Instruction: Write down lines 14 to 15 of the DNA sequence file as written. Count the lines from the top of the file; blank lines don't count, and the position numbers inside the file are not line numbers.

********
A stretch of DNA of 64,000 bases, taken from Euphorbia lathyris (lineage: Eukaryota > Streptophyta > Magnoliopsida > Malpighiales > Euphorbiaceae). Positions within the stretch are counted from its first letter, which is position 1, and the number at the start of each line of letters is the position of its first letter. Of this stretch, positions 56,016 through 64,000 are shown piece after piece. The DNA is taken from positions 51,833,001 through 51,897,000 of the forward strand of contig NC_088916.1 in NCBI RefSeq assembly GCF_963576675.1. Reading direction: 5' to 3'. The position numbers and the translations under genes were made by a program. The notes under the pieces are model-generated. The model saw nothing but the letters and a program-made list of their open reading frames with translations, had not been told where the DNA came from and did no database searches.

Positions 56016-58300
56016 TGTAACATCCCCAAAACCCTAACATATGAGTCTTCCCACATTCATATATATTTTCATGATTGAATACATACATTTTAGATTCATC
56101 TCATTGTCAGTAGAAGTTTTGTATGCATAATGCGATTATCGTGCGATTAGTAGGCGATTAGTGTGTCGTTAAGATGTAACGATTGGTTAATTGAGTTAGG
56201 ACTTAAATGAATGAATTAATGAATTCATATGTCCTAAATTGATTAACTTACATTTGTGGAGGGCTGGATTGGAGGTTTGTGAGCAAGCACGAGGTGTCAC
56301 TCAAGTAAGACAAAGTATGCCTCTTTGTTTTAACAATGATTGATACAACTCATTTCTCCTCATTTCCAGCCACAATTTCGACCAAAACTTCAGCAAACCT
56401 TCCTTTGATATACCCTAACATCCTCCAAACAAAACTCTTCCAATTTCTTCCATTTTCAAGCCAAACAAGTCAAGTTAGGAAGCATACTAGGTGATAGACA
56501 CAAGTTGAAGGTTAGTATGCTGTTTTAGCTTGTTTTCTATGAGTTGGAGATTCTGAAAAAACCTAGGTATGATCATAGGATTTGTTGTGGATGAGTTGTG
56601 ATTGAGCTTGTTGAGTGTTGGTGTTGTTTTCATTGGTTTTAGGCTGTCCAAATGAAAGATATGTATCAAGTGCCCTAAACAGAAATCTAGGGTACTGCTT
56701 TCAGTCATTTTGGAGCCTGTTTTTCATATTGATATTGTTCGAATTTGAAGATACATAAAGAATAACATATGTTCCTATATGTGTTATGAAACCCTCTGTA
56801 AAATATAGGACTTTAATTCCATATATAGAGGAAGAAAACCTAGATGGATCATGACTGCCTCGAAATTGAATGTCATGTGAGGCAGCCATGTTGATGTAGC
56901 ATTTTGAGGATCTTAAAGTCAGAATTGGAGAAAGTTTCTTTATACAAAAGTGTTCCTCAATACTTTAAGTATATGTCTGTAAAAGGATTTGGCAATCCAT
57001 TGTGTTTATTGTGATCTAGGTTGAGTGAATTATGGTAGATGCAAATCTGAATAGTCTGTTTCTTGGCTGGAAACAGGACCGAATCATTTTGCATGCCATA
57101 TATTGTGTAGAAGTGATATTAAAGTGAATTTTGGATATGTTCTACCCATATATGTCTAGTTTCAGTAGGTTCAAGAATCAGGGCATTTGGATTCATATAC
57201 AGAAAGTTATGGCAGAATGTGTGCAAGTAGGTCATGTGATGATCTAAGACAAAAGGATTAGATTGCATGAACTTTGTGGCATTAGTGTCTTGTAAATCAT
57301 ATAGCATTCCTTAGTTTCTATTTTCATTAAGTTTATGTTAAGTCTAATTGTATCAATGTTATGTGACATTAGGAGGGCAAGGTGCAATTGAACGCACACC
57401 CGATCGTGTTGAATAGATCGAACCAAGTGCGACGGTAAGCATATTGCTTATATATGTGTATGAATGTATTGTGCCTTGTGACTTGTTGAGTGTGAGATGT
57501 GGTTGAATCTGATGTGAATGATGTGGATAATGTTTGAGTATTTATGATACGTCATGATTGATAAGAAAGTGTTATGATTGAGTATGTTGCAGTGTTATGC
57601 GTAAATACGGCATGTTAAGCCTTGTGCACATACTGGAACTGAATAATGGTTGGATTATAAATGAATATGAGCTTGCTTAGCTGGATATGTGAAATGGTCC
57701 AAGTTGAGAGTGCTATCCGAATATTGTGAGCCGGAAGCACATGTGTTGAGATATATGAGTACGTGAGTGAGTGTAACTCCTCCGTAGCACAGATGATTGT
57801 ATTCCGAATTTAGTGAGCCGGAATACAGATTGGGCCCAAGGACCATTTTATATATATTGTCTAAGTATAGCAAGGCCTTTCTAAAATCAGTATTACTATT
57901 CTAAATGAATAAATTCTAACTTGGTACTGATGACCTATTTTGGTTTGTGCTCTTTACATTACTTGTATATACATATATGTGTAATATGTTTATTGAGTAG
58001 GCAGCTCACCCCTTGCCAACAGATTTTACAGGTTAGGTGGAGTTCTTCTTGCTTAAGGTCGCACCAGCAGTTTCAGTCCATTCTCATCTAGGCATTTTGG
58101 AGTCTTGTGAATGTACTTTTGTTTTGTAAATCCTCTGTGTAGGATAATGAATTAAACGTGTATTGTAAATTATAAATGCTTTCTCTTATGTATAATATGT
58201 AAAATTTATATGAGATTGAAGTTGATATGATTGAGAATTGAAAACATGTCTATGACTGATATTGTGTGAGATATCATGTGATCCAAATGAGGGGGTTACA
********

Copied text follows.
57101 TATTGTGTAGAAGTGATATTAAAGTGAATTTTGGATATGTTCTACCCATATATGTCTAGTTTCAGTAGGTTCAAGAATCAGGGCATTTGGATTCATATAC
57201 AGAAAGTTATGGCAGAATGTGTGCAAGTAGGTCATGTGATGATCTAAGACAAAAGGATTAGATTGCATGAACTTTGTGGCATTAGTGTCTTGTAAATCAT